I thought about how blessed I was to be in church, a holy place, in the company of women. There's something powerful about gathering with believing women to participate in this ancient rite, something extraordinary about this communion, the women of the Body of Christ. I felt a "rightness" about the service in a way that was also the very opposite of extraordinary, reaching even to mundane: the service wasn't anything special, it was simply a group of women gathering to celebrate our love for our Lord. Yet at one point, such a celebration would have been illegal; the Church of England's vote to allow the ordination of women as priests happened only within my lifetime.
As I nurse my son, I think about women as priests, as deacons, and I think about women who lay no claim to such titles, but whose lives show forth the same devotion. Women who gladly give of themselves in the service of others. For the past few weeks I haven't needed to venture outside of my house to find a community of people to care for me; women have brought the Body of Christ to me.
Women from a plethora of different faith traditions have supported my family as we've welcomed our new little one. Women's hands have cooked meals for our family. A woman with no children of her own called ahead to make sure all of the ingredients she was planning to use were breastfeeding-friendly; another woman brought us spiced cider on a cold, rainy day. Women's hands have guided my daughter to the nearby park so I could have some time alone with my son; women's hands have pushed her on the swing and helped her down the slide, then given her space when she simply wanted to sit, alone, on a park bench. Women's hands have vacuumed my floors; women's hands have folded the laundry that another woman washed. Women's hands--and some men's hands, too--have brought us groceries, returned our library books, made us yet another meal. Eventually, we had to ask people to stop bringing food when our refrigerator and freezer couldn't hold any more. Our cup, literally, runneth over.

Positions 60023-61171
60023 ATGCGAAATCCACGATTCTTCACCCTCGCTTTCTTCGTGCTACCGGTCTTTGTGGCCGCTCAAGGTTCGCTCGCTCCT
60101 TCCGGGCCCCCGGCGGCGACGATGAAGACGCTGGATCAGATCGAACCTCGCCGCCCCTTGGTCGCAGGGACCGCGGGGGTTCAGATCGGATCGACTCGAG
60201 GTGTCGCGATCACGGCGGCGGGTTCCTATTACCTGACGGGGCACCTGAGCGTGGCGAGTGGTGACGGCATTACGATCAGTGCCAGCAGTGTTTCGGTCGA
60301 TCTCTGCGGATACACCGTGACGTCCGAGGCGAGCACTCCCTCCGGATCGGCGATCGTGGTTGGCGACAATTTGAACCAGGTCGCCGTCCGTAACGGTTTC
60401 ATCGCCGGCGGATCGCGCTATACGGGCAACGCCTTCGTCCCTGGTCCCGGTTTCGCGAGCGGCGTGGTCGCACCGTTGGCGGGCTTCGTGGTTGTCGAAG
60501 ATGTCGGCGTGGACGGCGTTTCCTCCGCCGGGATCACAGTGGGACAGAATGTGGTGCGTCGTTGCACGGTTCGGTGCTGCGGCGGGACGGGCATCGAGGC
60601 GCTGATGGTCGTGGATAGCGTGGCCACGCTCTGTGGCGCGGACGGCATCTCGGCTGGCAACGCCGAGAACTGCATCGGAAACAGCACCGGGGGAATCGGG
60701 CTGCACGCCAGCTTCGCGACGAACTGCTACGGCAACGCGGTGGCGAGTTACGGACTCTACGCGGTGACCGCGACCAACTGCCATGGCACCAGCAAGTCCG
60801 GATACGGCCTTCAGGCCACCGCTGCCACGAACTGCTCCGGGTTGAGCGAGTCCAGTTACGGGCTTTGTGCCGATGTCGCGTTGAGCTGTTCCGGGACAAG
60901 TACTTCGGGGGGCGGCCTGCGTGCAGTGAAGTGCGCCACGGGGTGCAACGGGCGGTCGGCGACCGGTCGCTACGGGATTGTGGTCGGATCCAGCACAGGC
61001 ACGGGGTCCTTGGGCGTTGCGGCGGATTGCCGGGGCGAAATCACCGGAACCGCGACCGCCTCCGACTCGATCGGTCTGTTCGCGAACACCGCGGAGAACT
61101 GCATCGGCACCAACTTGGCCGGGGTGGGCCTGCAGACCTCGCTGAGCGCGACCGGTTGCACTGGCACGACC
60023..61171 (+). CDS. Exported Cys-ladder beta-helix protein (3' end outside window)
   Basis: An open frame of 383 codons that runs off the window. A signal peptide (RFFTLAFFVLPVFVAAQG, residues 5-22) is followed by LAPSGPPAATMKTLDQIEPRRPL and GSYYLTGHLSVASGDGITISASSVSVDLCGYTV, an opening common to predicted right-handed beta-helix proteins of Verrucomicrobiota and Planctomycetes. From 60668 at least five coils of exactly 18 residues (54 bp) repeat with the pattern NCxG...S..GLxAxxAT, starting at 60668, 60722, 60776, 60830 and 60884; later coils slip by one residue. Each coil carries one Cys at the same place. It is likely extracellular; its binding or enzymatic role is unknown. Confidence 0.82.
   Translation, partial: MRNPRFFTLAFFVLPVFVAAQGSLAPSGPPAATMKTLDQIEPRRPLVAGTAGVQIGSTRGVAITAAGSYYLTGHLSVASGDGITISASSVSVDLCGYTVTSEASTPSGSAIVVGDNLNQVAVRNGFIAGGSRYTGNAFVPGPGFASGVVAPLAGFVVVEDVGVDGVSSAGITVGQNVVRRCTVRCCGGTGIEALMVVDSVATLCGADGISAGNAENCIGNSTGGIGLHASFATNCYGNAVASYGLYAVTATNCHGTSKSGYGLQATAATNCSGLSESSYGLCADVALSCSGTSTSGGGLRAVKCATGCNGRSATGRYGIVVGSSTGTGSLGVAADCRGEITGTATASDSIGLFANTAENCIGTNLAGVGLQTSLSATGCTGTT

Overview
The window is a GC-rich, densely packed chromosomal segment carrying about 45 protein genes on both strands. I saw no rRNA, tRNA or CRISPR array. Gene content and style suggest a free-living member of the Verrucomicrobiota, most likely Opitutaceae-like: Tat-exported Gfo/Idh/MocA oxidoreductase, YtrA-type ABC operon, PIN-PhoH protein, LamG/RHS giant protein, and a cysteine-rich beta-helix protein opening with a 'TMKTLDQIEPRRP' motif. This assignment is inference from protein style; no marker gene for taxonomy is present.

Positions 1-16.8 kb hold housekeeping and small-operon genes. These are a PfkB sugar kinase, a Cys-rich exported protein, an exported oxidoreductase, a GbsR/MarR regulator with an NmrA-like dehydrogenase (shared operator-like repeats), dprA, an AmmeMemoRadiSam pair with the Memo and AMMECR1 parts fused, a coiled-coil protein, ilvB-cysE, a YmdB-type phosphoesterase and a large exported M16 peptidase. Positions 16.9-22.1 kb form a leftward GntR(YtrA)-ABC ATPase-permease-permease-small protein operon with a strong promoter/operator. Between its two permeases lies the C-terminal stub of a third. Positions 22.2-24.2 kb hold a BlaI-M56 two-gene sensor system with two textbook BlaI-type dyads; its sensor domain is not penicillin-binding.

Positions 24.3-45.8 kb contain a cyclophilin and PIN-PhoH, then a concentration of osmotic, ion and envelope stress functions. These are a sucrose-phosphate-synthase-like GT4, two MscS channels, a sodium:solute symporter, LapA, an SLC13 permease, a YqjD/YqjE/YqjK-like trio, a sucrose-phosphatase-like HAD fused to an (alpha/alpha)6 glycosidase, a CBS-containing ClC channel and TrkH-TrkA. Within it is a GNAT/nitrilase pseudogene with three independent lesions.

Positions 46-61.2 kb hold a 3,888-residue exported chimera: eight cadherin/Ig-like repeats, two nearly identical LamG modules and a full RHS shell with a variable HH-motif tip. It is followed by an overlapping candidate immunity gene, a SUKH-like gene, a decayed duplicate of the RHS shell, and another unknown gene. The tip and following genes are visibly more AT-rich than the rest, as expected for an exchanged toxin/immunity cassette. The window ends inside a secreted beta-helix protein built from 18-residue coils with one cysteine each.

I think about the church in its earliest incarnation, the church as Christ established it--small groups of people, meeting in their homes, sharing meals, fellowship, worship. Small groups of people looking for ways to live out what they understood of Christ's message: feed the hungry, give drink to the thirsty, clothe the naked. Tend the flock. I'm never going to be someone who forsakes the sanctuary in favor of the house church, I'm too in love with the rhythm of the liturgy, the heat of flickering candle flames, the dizzying height of soaring ceilings, the pungent scent of incense. But I've appreciated my time away, a time to rest, revive, and receive.
My son finishes nursing and I start to rush him to the car, then change my mind and decide that first, I need to eat. If we make it to church today, that will be wonderful. But even if we don't, I realize, that's okay, too. I don't need to be in a particular place to partake in Communion, I am living communion: the communion of the Body of Christ, the church without walls.